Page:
Playrooms are arguably ephemeral when it comes to a child’s ever-changing needs and interests, but that doesn’t mean they have to appear like a temporary setup. Maria Gilzean, an Essex, England–based I.T. project manager, had already invested in handmade wardrobes for her 3-year-old daughter Helena’s bedroom, so when it came to designing the playroom, she wanted something equally stylish—but a little easier on the purse strings.
Eyeing what she called the “decent nook” at one end of the space as a prime spot for building out storage, Gilzean then headed to IKEA “to see if we could try and make something look bespoke.” The resulting chic cupboard belies the structure’s flat-pack origins, thanks to some pretty Liberty fabric and a lick of cherry red paint. Here’s how she created the one-of-a-kind piece.
- 2 IKEA Billy/Oxberg bookcases
- About 4 yards of fabric
- Small can of wood primer
- Small can of water-based acrylic paint
- 3 packs clear drawing pins
- Fabric scissors
- Tape measure
The Swedish furniture giant’s classic (and inexpensive) Billy bookcase appealed to Gilzean for its open, modular shelving. She picked up two units that come with the glass-paneled Oxberg doors.
Next, Gilzean painted the doors with a wood primer and water-based acrylic paint by Dulux that was left over from Helena’s bedroom wardrobes. “We ended up needing four coats,” she admits, but the result was worth it, and she found a useful shortcut: “We painted the doors before attaching them to the unit and skipped the inside, so it wasn’t that much of an effort.”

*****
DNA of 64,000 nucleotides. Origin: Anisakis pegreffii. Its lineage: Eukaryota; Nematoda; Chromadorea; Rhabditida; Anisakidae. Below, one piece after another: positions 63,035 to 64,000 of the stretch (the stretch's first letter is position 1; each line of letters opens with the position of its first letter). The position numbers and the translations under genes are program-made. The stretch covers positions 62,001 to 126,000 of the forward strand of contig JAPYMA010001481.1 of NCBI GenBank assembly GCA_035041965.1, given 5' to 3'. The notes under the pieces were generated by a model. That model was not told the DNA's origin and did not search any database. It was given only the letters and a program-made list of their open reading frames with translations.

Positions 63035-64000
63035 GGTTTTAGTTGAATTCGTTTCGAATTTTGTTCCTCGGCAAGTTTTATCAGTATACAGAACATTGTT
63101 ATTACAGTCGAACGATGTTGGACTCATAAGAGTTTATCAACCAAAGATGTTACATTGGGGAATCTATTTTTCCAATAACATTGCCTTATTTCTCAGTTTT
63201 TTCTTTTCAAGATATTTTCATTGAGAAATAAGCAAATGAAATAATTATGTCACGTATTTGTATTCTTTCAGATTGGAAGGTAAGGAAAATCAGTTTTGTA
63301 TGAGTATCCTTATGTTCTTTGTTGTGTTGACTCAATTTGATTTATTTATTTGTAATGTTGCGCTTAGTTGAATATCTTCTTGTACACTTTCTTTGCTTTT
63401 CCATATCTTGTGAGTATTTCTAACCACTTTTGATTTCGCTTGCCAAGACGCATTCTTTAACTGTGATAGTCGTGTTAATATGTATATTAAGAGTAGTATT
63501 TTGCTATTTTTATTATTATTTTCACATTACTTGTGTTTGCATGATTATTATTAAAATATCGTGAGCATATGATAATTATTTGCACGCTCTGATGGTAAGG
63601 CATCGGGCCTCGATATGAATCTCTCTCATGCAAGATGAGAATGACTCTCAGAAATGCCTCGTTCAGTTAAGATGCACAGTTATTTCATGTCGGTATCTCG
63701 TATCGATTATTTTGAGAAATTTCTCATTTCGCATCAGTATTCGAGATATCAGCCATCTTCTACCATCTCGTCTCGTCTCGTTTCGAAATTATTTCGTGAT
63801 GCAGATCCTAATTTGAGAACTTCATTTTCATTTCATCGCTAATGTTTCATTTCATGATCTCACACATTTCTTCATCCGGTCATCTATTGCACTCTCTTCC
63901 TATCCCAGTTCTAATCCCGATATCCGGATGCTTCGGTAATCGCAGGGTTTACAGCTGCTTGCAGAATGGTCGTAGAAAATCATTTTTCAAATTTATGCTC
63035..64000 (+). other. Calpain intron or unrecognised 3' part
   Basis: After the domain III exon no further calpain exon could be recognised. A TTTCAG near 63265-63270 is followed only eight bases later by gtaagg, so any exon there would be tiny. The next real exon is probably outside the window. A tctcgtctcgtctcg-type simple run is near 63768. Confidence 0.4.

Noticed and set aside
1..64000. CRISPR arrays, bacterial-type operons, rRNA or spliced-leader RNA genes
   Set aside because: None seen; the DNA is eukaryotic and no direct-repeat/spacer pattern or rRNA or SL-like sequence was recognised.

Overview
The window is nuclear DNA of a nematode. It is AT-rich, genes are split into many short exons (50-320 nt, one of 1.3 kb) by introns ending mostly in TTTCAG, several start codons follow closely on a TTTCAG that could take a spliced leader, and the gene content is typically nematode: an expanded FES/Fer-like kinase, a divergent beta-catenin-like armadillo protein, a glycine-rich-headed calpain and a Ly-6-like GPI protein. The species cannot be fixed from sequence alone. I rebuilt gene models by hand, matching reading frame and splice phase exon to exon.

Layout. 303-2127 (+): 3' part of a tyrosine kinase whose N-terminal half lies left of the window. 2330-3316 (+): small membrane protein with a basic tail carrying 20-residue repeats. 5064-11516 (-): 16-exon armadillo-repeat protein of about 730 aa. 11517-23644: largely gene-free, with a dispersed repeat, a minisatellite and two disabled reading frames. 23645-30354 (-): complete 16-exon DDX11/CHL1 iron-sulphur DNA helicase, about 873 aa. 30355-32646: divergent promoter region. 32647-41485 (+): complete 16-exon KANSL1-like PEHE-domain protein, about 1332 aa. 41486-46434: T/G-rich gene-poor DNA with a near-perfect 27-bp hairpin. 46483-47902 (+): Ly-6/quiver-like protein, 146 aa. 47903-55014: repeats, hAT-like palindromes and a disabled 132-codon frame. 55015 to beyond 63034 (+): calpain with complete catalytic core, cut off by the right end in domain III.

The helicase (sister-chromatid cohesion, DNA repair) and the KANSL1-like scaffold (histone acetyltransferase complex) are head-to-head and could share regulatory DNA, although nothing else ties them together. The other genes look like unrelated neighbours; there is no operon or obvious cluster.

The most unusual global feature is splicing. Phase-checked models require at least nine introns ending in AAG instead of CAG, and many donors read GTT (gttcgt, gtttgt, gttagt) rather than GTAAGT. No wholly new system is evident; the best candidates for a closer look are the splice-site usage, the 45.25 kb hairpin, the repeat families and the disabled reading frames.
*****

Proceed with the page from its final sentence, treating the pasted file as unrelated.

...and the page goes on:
Inspired by people who make their own fabric door liners on Pinterest, Gilzean decided that would be the perfect solution to hide away all the toys, books, and costumes. Liberty’s Capel print—a sweet 1930s-style floral—in a marigold hue complemented the room’s existing mustard blinds. Gilzean purchased a little over 4 yards and divided it up for each panel (around double the width of each pane of glass), and then set about creating the free-form pleated sections (aka through trial and error).
“I’m crafty, but I can’t sew,” explains Gilzean. “I wanted it to be quite neat looking but not perfect.” That meant there was no ironing or stapling required—just handmade creases held in place by clear drawing pins she picked up on Amazon. “After a while my fingers started to ache, so I resorted to a hammer to bang the pins in,” she recalls with a laugh.
Then Gilzean called on the pros. She hired a carpenter, who over the course of a day boxed in the unit (including the creation of a false wall above) and added MDF shelves to the side. This is what really elevates the project: “IKEA furniture doesn’t come with any moldings or decorative elements. It could have looked like a stand-alone box; now it looks fitted,” says Gilzean of the tailor-made storage system.
The cupboard cleverly disguises mismatched baskets filled with Helena’s toys and keeps books neatly lined up. And if the family gets tired of the printed fabric on the doors, it can easily be switched out for a new pattern—especially once Mom masters her desire to learn how to sew!